The Russian government has added three more NGOs to its list of “undesirables,” as the government’s crackdown on civil society continues.
The three organizations were founded or backed by Mikhail Khodorkovsky, a former Russian oil tycoon and Kremlin critic who was imprisoned for 10 years on fraud charges, after a trial deemed by many international observers to be politically motivated. Khodorkovsky was pardoned in 2013 and has since lived abroad.
Russia’s General Prosecutors Office banned the activities of the Open Russia Foundation, the Institute of Modern Russia, and the Open Russia Civic Movement under the 2015 Law on Undesirable Foreign Organizations, which says that groups can be prohibited from operating on Russian soil if they are seen to pose a threat to the state’s constitutional order, national defense or security.
Seven U.S.-based non-governmental organizations have already been designated as “undesirable” under the same law: the Media Development Investment Fund; the Open Society Institute Assistance Foundation; the Open Society Foundations; the U.S.-Russia Foundation for Economic Advancement and the Rule of Law; the International Republican Institute and its sister organization the National Democratic Institute; as well as the National Endowment for Democracy.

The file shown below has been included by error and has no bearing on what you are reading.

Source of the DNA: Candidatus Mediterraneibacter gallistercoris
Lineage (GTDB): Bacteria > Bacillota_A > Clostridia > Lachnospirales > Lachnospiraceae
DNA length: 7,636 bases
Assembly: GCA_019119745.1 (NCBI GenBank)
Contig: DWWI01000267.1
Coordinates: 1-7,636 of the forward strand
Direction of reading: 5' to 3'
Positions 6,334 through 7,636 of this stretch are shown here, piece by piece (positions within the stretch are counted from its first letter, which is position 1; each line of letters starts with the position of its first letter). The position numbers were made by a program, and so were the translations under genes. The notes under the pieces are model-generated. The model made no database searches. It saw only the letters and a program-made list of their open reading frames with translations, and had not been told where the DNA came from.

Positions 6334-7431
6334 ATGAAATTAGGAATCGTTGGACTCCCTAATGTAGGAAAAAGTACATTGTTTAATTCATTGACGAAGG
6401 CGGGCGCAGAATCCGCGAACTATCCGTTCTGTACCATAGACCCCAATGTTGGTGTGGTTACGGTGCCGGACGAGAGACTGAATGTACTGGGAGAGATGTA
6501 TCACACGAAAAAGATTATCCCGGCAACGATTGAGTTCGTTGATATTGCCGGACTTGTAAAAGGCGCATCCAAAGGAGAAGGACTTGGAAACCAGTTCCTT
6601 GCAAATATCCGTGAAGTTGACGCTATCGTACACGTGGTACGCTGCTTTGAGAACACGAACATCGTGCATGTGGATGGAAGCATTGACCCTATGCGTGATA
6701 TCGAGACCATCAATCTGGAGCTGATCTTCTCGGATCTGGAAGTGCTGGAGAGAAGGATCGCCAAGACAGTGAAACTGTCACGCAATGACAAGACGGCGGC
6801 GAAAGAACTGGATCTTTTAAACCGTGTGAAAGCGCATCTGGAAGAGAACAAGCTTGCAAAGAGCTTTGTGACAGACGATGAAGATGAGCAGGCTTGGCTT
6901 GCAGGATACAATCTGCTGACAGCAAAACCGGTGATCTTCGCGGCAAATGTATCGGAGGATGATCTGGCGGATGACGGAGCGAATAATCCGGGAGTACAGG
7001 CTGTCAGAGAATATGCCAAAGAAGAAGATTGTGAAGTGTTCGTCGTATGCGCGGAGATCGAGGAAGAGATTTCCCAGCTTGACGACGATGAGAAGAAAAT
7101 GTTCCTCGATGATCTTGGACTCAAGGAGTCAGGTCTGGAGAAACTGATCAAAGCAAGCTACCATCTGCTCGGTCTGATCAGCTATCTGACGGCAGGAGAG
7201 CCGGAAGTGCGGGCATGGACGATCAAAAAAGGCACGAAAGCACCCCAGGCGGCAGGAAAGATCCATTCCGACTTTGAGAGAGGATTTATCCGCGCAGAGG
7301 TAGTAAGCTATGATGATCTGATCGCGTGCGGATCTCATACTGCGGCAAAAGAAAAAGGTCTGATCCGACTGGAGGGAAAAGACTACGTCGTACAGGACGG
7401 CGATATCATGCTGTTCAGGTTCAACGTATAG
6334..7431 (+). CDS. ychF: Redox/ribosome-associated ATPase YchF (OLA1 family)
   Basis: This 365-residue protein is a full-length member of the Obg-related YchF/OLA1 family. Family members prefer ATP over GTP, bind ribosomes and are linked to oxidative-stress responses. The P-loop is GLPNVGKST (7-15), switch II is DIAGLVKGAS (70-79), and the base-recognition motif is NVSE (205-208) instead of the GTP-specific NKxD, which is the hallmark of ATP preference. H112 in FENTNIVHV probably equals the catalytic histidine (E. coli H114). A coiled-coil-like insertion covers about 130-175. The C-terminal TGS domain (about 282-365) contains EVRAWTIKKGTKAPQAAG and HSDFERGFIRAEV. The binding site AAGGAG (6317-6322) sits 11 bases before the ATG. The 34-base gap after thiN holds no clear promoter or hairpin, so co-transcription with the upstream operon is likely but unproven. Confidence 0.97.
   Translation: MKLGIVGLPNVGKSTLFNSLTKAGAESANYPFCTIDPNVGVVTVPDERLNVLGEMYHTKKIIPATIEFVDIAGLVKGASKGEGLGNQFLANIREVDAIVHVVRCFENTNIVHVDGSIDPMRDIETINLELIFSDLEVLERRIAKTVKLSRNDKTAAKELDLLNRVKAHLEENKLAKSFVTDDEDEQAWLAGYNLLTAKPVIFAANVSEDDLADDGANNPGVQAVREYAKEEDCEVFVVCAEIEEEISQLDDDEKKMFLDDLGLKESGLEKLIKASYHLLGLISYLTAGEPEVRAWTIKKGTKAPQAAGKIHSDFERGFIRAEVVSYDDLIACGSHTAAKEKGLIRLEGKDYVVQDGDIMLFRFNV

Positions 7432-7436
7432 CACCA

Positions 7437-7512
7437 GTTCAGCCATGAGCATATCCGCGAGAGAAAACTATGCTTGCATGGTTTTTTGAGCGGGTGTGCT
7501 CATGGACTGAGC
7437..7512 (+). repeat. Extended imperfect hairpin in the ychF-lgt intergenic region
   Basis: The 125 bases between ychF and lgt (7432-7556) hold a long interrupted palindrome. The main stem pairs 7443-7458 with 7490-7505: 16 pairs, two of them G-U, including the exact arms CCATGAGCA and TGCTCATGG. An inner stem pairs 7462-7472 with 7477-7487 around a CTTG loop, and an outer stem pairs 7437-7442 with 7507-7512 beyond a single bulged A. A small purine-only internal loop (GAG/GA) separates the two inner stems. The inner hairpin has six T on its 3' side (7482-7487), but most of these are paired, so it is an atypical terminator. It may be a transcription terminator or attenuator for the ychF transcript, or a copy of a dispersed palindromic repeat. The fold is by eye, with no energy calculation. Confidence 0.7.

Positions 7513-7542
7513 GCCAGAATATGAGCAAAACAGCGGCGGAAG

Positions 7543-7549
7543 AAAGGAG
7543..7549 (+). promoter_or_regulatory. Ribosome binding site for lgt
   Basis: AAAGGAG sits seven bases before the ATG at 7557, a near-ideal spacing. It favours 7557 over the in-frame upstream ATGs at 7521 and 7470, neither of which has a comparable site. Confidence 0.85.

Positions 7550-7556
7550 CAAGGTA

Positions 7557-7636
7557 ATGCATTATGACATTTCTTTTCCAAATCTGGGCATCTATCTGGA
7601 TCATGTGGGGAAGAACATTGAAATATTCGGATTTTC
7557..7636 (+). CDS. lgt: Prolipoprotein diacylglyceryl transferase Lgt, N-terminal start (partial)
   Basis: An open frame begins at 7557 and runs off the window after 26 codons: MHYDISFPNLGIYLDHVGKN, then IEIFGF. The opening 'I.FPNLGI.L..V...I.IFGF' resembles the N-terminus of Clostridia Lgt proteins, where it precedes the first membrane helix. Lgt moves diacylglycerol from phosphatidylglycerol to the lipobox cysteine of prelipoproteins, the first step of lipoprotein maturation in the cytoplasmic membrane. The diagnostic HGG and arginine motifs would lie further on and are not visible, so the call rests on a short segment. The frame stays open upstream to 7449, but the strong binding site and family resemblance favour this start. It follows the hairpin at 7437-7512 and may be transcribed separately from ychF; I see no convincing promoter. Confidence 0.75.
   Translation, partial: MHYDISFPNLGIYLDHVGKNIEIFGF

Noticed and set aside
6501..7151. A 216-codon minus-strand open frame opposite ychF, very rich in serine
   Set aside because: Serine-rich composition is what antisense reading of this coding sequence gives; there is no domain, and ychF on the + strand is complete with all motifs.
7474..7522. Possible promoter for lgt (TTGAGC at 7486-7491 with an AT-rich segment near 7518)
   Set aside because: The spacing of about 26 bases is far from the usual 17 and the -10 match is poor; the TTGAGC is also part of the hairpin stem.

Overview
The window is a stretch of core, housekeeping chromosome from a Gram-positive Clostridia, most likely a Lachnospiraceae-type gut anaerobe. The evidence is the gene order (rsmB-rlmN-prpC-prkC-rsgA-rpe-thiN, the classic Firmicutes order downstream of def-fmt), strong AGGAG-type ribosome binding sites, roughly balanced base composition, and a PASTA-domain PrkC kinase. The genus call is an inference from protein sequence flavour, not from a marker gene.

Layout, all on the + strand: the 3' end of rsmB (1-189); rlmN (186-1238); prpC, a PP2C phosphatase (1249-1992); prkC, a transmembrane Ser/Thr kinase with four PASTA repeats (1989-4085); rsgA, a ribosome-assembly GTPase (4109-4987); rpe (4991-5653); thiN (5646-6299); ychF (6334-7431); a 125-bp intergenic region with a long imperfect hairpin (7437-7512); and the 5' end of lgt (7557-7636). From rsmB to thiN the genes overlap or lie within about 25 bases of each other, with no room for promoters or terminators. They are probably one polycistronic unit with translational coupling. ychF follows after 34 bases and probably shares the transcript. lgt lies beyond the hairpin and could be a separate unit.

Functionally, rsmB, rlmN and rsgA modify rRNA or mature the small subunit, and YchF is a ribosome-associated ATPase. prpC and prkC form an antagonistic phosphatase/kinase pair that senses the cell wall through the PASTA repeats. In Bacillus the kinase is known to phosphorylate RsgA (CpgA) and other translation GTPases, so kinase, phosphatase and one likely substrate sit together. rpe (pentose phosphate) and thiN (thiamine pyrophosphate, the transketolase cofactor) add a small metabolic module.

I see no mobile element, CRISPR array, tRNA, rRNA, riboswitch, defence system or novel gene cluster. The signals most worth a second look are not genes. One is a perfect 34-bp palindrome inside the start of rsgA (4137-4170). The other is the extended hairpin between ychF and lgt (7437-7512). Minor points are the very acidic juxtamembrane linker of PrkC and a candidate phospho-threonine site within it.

In deploring the latest additions, Amnesty International’s Russia Director Sergei Nitikin said, “For many years Russian authorities have relentlessly worked to create a hostile environment for civil society. Open Russia’s activities in human rights defense, its support of independent candidates running for national and local elected office and media work were a great impediment to them. By banning the organization, the authorities intend to overcome this obstacle.”
U.S. State Department Deputy Spokesperson Mark Toner said the United States is “deeply troubled” by the recent designations of the three NGOs.
“We reject the notion that these and other international civil society organizations are a threat to Russia. If Russia hopes to build a strong, democratic government with a dynamic, competitive economy, it should value and support, not harass and criminalize such independent voices.”
The United States again calls on Russia, Mr. Toner said, “to uphold its international obligations and commitments to promote and protect human rights and fundamental freedoms and to cease restrictions on the work of civil society organizations in Russia.”